I was a bit taken aback reading this woman’s statements until I realized she’s also the woman behind the blog The Skeptical OB (which I won’t even link to because she does not need any more traffic). In her blog, she makes no secret of how anti-home birth and anti-low-intervention birth she is, going on to basically call anyone who would not blindly follow a doctor anywhere a complete nutbag. So there’s that. And while I have my own feelings about home birth (mine was a transfer-to-hospital situation), that does not mean I am completely opposed to the right of thousands of other women who choose to birth this way–I am pro-choice about nearly everything, baby.

But I digress. World Breastfeeding Week, just like breastfeeding and breastfeeding advocacy in general, should not make anyone feel bad because that is simply not the intention behind it. It’s a celebration (for those who choose to participate) of the very real dedication it takes to be a breastfeeding mother.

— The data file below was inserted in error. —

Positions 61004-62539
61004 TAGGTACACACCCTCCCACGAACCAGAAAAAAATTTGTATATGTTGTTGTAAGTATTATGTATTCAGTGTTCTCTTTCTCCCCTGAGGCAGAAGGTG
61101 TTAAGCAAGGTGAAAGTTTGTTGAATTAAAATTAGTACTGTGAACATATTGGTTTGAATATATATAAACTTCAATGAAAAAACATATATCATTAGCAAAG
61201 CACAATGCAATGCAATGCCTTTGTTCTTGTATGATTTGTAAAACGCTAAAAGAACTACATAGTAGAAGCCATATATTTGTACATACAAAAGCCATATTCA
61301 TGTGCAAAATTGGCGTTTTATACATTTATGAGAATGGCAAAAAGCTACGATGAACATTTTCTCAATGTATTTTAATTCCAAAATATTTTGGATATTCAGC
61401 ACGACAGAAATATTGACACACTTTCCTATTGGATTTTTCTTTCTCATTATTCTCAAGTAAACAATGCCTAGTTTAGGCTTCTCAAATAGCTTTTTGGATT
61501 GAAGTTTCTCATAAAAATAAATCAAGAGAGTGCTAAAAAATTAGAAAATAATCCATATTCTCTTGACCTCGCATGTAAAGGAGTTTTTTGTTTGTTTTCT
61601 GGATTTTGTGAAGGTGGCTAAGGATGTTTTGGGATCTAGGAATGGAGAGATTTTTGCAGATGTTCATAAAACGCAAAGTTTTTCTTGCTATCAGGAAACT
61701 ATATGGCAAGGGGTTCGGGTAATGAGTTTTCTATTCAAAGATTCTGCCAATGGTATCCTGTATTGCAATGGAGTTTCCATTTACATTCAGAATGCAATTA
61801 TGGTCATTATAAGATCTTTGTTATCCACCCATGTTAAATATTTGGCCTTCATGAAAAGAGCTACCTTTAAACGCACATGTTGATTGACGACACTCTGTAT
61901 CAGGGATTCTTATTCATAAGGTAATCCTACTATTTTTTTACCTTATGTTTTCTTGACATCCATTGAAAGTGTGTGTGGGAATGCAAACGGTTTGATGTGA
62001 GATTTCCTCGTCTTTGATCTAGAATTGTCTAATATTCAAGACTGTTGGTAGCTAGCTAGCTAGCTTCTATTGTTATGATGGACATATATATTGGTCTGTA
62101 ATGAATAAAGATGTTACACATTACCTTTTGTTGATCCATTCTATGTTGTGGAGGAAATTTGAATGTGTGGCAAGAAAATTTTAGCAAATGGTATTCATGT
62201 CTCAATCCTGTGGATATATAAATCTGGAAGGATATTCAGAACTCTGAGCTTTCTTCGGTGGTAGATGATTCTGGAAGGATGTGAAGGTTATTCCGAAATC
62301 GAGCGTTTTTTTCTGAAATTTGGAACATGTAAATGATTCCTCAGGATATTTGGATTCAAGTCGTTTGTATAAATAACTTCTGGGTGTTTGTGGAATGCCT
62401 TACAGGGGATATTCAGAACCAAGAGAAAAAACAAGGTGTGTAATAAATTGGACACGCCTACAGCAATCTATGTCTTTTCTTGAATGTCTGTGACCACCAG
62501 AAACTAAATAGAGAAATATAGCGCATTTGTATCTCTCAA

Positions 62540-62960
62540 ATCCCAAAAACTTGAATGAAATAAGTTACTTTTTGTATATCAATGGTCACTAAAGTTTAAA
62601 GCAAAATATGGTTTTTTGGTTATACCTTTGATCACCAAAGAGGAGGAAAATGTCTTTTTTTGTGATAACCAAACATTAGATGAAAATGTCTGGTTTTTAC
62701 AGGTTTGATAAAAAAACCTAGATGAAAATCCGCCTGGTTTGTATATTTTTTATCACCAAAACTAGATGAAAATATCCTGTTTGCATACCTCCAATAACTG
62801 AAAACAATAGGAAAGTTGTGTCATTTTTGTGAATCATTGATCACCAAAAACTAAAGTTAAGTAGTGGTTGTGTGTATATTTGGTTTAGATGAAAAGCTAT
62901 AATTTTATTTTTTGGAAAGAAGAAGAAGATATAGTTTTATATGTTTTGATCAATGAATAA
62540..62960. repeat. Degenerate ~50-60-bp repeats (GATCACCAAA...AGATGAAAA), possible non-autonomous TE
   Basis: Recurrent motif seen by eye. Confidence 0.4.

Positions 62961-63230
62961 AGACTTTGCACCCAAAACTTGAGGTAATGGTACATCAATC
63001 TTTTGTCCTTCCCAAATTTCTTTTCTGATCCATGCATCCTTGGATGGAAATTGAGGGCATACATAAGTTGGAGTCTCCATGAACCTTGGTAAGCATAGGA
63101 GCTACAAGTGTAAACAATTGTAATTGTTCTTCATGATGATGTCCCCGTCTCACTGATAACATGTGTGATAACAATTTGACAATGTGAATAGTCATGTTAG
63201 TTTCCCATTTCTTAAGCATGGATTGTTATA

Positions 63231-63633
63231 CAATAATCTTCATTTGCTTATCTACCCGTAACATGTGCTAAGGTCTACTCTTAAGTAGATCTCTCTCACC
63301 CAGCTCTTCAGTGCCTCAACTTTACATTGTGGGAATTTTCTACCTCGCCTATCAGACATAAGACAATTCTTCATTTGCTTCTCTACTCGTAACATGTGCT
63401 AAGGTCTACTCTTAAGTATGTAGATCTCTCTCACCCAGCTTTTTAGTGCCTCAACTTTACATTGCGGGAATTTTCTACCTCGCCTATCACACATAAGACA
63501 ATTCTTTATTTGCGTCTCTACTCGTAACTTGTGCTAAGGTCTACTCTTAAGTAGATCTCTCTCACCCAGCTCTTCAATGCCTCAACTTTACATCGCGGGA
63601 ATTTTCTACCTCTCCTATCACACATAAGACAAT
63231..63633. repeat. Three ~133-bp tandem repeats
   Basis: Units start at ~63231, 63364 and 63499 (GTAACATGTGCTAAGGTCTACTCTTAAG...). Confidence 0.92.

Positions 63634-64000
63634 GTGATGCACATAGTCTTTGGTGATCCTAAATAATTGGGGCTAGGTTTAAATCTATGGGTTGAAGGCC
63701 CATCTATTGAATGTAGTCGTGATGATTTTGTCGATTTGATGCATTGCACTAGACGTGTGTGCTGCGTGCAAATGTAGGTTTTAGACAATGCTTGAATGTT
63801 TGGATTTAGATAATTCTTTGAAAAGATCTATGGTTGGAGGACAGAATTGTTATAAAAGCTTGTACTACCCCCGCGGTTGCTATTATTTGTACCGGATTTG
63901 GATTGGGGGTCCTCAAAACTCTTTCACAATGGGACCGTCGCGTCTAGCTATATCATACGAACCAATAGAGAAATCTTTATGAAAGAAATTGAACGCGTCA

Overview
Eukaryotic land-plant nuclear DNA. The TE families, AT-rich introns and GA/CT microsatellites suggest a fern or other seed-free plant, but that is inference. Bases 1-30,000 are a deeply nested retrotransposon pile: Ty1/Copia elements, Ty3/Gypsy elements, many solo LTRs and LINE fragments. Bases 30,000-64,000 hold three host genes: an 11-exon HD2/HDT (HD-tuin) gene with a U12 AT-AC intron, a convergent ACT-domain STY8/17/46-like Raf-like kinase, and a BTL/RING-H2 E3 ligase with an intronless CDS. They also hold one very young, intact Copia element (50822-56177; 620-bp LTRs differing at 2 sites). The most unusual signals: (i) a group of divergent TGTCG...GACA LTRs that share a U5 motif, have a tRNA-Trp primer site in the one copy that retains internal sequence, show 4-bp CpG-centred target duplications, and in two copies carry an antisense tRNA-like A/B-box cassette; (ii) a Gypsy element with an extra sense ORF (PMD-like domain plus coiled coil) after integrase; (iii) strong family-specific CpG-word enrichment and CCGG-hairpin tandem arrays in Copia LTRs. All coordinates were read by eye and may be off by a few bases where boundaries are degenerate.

Breastfeeding is no joke. Yes, everyone can and should feed their child whichever way is best for them and their family. I think we are all adult enough to agree on this. But let’s face it: Over time, it very often can be much more stressful on a mother who is solely breastfeeding (oftentimes overcoming things like a bad latch, chaffed nipples, a teething baby, etc.) than it is to pour formula in a bottle and feed the baby. I’m not saying that all bottle-fed babies have no complications when it comes to feeding, either (some have reflux, some experience hypotonia and have trouble sucking as well, etc.) Bottle feeding can be challenging, as all feeding of children (up until they are grown) can be challenging (anyone ever hear of a picky toddler?) But breastfeeding comes with its own extra-set of hurdles to jump, including the one with the WABA is looking to combat during this year’s WBW: Breastfeeding and Work.